Convicted killer of California woman Jackie Cassettari set to go free after just 10 years in prison

Jackie Cassettari was brutally beaten and strangled to death, suffering several skull fractures, brain hemorrhaging, a broken larynx and numerous bruises and cuts.

When the 36-year-old Northern California woman's body was found, there was a rope around her neck, a deep gash on her right wrist and evidence that she may have been sexually assaulted, authorities say.

Now, 14 years after the horrific 2005 crime, her killer is scheduled to be released from prison – and Jackie’s family is furious.

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“We wanted him to be in there for life,” Jackie’s cousin, Steffanie Cruser, told FOX 40 of Sacramento. “We wanted him to suffer and then just never be able to see the light of day again.”

“We wanted him to be in there for life. We wanted him to suffer and then just never be able to see the light of day again.”

— Steffanie Cruser, cousin of Jackie Cassettari
Brian Rainwater, convicted in 2009 in the death of Jackie Cassettari, is set to be freed in November. (California Department of Corrections and Rehabilitation)

Brian Rainwater, convicted in 2009 in the death of Jackie Cassettari, is set to be freed in November. (California Department of Corrections and Rehabilitation)

But Brian Rainwater, who was convicted in 2009 of killing Jackie, is scheduled to go free in November – after serving just 10 years of a 15-year sentence.

The California Department of Corrections and Rehabilitation told FOX 40 that Rainwater will be released early because of time served and because he took some college courses while behind bars. In addition, some charges beyond his manslaughter conviction have been reduced to misdemeanors, the station reported.

What’s worse, according to Jackie’s family: Rainwater will likely be living in Tracy, the same Northern California city that Jackie’s family members call home.

The family hopes authorities will force Rainwater to live somewhere else, Cruser said.

“Far away, far away,” she told FOX 40. “Because no one wants to run into him at a grocery store or a gas station.”

Retired detective Dale Jaynes said he’ll never forget the crime scene after Jackie’s death in her Livermore apartment.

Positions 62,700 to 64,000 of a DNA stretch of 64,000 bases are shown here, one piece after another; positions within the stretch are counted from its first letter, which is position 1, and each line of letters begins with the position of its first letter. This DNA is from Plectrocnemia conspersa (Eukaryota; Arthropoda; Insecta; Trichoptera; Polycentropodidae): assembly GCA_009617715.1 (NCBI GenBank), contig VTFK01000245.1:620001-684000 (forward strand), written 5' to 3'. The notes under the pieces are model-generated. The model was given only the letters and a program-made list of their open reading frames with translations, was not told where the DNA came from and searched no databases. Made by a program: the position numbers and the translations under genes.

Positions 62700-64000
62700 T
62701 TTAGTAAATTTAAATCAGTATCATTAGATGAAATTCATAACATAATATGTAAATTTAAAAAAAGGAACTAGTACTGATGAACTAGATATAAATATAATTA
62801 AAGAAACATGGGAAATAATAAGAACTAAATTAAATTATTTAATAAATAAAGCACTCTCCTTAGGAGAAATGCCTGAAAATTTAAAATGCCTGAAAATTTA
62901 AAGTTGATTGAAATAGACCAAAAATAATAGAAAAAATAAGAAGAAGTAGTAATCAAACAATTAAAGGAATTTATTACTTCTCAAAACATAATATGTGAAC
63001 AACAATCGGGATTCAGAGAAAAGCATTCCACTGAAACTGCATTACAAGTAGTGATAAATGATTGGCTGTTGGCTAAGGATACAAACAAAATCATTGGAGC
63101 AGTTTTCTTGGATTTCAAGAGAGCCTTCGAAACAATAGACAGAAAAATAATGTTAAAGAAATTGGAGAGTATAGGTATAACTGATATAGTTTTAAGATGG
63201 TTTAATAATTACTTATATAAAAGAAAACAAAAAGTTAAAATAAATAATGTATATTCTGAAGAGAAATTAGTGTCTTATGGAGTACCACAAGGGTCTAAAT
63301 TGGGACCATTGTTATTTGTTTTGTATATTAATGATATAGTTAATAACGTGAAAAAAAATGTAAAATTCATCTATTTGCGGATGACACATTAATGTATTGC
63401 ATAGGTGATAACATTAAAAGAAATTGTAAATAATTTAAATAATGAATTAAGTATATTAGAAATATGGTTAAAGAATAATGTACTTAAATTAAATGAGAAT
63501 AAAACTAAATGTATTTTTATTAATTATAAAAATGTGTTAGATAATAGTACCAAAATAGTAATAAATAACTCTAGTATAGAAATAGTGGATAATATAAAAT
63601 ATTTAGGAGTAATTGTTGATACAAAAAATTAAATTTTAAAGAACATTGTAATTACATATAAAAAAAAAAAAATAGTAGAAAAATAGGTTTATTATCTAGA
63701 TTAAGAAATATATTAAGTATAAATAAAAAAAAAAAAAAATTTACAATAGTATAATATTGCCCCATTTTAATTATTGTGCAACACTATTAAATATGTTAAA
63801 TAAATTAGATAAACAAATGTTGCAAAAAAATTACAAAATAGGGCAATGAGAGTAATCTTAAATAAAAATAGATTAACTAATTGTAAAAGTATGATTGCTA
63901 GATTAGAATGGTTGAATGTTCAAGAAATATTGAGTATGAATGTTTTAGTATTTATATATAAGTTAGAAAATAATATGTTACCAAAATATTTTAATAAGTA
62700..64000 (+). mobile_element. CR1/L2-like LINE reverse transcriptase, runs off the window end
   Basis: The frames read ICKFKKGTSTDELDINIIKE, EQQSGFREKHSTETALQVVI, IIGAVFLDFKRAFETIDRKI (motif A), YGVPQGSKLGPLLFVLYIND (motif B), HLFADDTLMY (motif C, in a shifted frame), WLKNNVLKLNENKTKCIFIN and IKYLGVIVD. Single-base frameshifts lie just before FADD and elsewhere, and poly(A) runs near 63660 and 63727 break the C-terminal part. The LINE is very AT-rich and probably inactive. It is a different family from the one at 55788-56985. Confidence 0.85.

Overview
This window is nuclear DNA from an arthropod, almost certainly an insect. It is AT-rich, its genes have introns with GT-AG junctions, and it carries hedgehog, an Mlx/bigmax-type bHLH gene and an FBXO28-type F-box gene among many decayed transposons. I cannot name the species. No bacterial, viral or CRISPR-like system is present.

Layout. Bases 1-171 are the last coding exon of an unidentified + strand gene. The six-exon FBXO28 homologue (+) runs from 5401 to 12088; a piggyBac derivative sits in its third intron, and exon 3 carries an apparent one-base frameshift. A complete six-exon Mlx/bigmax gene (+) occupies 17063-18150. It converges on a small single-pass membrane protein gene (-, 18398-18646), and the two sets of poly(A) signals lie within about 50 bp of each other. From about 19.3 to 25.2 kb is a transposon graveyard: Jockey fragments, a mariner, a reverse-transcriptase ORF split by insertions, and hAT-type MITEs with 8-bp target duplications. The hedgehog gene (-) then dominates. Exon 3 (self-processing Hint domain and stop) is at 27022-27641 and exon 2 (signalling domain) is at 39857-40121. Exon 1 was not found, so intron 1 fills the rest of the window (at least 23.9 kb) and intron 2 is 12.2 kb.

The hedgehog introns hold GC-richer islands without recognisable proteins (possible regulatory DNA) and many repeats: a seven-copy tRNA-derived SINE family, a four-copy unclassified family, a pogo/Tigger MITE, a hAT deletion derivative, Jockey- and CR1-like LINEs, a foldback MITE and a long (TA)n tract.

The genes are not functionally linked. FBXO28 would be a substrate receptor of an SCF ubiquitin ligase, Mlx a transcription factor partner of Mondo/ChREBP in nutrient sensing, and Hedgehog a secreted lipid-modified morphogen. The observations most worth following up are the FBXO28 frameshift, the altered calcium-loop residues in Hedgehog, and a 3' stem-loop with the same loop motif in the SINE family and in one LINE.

“The amount of blood that was in that kitchen, you had to watch where you walked, not only because the evidence but just … slipping,” Jaynes told FOX 40. “It was one of the most gruesome scenes I’ve been in. You wonder who could … who could do something like this to another person.”

“The amount of blood that was in that kitchen, you had to watch where you walked, not only because the evidence but just … slipping. It was one of the most gruesome scenes I’ve been in. You wonder who could … who could do something like this to another person.”

— Dale Jaynes, retired detective who worked on Cassettari case

Both Jaynes and Cruser said they were shocked when Rainwater received just a 15-year sentence.

“I was very upset to be honest with you,” Jaynes told FOX40. “With the injuries she received, it was unbelievable he was only going to get the sentence he got.”

During Rainwater's trial, a pathologist testified that Cassettari had a possibly lethal amount of methamphetamine in her body, the East Bay Times reported.

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But at least one person has remained convinced that Rainwater is innocent: his wife, Desiree Rainwater.

She claims her husband was convicted because his past – which included infidelity and a conviction for indecent exposure – fit a police narrative, according to the station.

“To bludgeon somebody to death?” she said. “No, that’s not my husband.”